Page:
The Pains of Being Pure at Heart, Girls, Champagne Socialists
The Pains of Being Pure at Heart
These NYC purists can't help themselves. They live and breathe their influences. It's impossible not to hear The Go-Betweens, The Smiths, Echo & The Bunnymen, and The Stone Roses, all before the first verse kicks in. This is the kind of pop-perfection that can change your mood; the music your memories will stick to if you let it. It can make homework bearable or traffic fun at the right volume. It can elevate your senses, and isn't that all we ask for from music? Luckily, they have a few releases available for our nostalgic ears. Their latest self-titled release on Slumberland, will be performed in all its pop glory on their current world tour. The foursome conjure several words and phrases that described the music they're reinventing from twenty-or so years ago: Shoe-gazey, drone, fuzz, twee, melancholy, etc. The consistency with which TPOBPAH forges through, primarily first rate reinvention of their predecessors, has made them the well-deserved indie-darlings on the SXSW and upcoming Pitchfork Music Festival.
Girls, out of San Francisco, get to do everything we've been told not to as children. Their hedonistic partying, on display in their video for "Morning Light," makes rebellion look like the only alternative to boredom. Not only do they jump on beds, stuff their faces with food, make out with themselves in the mirror, and apply globs of pink lipstick, their music is a reflection of their image or vice versa. Their graceful tunes are full of big ideas, lyrics, and sounds. Girls are focused mostly toward giant, sweeping ballads. "Hellhold Ratrace" you'd for sure put first on a mix you'll never have the nerve to give your crush. On the flip side, Girls tracks have the tendency for extended drone-laden trips down rainy streets and lay down lyrics of dreams for the future: Pizza, a bottle of wine, and a brand new start. The feel is faux-british new wave [note: Elvis Costello's "ooohh whoaah ohhhs."] and tambourine/bongo beats. The band says of their new album, "We did some work polishing as well as laid some amazing drum tracks with our new drummer Garett Godard. Just two -three mics on the drums in a lovely ill-angled wood floored room made for some great albini-esque results."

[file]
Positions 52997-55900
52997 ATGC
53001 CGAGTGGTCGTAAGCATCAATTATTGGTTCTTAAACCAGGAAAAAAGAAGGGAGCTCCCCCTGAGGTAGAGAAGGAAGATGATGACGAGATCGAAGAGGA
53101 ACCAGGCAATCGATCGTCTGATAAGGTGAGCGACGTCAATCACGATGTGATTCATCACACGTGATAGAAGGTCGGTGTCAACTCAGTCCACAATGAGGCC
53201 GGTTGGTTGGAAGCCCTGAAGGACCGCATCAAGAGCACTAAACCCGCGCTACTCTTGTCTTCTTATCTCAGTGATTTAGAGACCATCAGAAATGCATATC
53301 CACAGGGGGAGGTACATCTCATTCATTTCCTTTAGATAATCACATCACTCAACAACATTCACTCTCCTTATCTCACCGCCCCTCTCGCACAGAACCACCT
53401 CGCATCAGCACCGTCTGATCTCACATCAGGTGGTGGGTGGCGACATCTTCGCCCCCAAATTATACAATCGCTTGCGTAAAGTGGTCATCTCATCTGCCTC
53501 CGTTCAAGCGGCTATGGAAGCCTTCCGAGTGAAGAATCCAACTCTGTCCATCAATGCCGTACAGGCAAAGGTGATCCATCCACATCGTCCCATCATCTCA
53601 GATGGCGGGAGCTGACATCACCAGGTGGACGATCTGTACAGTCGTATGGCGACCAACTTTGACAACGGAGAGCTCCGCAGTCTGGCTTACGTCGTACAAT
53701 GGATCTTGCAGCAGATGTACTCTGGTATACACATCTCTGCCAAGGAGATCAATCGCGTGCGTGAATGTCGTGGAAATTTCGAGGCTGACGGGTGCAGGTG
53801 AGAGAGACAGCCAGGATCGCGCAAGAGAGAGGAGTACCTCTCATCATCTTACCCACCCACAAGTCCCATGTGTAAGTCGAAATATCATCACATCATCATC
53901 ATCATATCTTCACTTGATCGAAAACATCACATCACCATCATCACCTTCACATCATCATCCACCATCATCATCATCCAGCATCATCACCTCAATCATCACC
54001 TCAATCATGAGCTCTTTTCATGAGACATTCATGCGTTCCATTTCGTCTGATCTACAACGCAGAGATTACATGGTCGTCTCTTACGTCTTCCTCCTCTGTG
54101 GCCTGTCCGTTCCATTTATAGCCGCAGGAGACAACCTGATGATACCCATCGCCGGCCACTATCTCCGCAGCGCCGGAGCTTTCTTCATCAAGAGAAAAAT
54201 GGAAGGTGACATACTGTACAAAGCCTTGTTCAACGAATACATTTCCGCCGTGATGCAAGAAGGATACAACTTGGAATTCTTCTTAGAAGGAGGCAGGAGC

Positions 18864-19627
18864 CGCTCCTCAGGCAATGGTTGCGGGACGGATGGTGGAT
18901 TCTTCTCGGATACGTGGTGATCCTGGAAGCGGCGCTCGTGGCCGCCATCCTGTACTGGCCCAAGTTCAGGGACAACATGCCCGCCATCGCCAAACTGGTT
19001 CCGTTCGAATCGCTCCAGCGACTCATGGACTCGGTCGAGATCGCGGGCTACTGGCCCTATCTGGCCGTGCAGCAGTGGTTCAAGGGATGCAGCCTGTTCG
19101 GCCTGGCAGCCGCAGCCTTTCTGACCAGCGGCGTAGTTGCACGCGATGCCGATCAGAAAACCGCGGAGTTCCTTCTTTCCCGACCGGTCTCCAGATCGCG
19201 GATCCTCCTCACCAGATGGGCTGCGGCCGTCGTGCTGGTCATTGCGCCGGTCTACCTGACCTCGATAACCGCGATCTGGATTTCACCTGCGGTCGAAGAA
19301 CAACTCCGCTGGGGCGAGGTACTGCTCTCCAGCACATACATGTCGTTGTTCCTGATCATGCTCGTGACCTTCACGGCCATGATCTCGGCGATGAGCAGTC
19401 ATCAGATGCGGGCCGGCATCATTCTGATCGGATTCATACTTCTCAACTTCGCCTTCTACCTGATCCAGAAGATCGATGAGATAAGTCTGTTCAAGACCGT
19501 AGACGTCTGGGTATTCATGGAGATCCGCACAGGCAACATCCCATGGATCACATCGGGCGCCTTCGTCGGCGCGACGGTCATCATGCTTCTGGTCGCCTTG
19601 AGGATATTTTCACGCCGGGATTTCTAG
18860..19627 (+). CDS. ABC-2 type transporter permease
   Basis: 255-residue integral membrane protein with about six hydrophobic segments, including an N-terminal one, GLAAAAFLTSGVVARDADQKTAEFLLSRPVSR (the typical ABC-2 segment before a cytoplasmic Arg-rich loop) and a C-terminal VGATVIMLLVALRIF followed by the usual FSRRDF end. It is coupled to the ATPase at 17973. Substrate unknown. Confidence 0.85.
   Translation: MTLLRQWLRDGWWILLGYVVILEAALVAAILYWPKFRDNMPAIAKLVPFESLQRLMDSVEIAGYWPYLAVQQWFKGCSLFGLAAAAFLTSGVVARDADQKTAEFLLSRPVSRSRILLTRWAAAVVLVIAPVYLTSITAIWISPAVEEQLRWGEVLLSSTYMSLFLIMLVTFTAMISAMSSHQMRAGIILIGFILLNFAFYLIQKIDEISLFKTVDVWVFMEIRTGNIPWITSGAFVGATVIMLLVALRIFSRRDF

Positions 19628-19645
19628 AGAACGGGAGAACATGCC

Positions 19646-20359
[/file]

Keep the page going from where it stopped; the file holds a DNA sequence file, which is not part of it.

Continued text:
It would be wrong to listen to this pop perfection on anything but a record player with a faulty needle. The sound of the Champagne Socialists evokes the smell of your mother's dusty vinyl collection of girl groups and moth-eaten cardigans from decades past. Intentionally scratchy, underwater vocal stylings and lo-fi recording characterize the undeniably appealing elements of this Los Angeles group. It's clear that the nostalgia of the good times of the 60's (think the Beach Boys with a beach ball) is their main point of reference.
115 NW 5th
Portland, OR 97209
|Kid Friendly: No
|Dog Friendly: No
|Wheelchair Accessible: No